I read today in the Wall Street Journal an editorial by Joni Eareckson Tada–which I couldn’t have disagreed with more.
Let me start by saying that I have the greatest respect for Ms. Tada who is herself a quadriplegic and has overcome unbelievable challenges to become a huge successful author, radio show host, and advocate for disabled people.
Yet in the editorial, she rails against those with disabilities that choose death over life and the laws that would enable this.
She says, “first it was assisted suicide,” and now it’s unlawful birth suits after a child was born with severe disabilities that could have been genetically screened for, and an upcoming Belgium law that may “legalize euthanasia for children with incurable diseases–who, with the support of their parents or guardians, ask to die.”
Ms. Tada calls these out as some sort of incredible “double standards” vis a vis the “freedom and dignity that the ADA [Americans With Disabilities Act] championed”–she says that “instead of helping the disabled live full lives, new laws seek to help them die.”
While I appreciate her sentiments, I cannot agree with them–not everyone is Ms. Tada who decided she wanted to live and was able and fortunate to do what she has done.
This is a free country and people deserve the right to decide for themselves, making an informed and a well-thought out decision and with their loved ones, if they are too young, old, or otherwise unable to make the decision anymore for themselves.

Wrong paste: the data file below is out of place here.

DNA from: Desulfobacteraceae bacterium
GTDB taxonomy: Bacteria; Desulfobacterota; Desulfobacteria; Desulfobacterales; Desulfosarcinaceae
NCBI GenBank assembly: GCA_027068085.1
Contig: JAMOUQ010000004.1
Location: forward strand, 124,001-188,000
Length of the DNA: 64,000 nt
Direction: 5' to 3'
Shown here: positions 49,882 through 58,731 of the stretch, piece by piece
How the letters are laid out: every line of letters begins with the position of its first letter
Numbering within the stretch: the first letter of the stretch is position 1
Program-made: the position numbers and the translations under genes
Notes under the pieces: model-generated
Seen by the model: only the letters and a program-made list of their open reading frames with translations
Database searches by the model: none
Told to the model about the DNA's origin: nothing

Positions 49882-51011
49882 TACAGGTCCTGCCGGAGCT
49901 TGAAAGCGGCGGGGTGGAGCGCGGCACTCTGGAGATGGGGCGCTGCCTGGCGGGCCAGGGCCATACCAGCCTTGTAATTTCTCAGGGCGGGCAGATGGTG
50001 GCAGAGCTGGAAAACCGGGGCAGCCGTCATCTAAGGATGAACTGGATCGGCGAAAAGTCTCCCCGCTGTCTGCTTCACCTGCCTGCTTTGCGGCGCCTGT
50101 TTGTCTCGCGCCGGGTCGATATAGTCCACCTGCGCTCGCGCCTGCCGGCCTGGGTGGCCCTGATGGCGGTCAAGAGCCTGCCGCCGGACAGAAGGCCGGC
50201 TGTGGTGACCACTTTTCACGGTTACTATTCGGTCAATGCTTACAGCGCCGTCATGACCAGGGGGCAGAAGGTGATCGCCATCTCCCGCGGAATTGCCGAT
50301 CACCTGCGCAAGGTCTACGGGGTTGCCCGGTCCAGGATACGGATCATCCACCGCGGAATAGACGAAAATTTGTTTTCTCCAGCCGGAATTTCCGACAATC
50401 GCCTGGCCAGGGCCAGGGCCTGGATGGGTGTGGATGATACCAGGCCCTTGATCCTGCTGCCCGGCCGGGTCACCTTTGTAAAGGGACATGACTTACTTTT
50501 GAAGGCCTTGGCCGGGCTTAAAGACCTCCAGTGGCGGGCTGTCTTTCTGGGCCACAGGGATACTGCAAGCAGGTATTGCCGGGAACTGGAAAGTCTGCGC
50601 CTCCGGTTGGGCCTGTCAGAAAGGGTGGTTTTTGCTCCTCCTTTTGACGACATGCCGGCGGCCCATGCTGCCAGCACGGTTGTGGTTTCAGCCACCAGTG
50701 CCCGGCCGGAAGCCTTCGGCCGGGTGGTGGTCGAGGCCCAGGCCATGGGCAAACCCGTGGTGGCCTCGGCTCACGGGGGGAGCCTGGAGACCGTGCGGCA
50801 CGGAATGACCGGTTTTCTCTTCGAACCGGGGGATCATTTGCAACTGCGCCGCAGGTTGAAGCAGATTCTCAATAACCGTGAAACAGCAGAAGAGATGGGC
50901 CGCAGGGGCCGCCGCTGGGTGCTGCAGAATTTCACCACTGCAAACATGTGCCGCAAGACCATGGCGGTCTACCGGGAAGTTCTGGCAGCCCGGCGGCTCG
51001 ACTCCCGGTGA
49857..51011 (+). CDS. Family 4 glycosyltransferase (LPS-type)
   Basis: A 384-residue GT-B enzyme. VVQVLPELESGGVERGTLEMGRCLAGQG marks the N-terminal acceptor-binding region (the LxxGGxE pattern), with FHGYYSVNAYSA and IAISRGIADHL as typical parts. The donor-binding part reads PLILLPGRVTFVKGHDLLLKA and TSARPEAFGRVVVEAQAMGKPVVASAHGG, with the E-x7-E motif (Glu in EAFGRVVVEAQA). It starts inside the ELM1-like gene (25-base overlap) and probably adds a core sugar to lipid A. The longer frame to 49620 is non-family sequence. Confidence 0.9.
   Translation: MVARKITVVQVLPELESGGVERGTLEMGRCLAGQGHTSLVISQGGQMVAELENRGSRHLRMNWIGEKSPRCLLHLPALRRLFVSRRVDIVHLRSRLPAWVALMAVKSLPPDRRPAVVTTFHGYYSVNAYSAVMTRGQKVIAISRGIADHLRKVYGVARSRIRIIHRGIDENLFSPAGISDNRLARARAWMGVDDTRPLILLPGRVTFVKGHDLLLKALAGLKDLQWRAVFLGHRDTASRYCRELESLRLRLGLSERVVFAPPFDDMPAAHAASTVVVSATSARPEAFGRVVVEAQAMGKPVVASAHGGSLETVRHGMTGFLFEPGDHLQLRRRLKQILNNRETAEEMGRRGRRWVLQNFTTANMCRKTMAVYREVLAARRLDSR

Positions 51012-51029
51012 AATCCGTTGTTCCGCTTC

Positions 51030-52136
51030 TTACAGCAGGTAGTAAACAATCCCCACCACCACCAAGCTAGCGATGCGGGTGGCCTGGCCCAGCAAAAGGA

Having seen the ravages of disability, especially with my own mother, who suffers from Parkinson’s Disease and other ailments, I cannot believe that anyone would try to force life on someone who has endless pain and suffering and wishes only for their final peace.
Ms Tada asks, “What type of society do we want?” She goes on claiming that “if we are seeking a good society then we do well to defend the rights of the helpless-not nullify their rights,” yet this is exactly what Tada is advocating by seeking to nullify their right to end their suffering.
If it amazing that people will “put down” a sick dying animal to relieve it of it’s suffering when it is beyond cure, but we don’t show the same mercy to fellow human beings when they are in the clutches of death and torment.
There is most certainly a time when it is enough pain, enough disability, when there is no more hope, and the most decent human thing we can do is free the person from their intolerable suffering.
Life is a wonderful thing if it can be lived, but if it is a living hell, then we should be merciful and let people go to their final resting place without the anguish that only they can ever really understand.
(Source Photo: here with attribution to GizM ()17)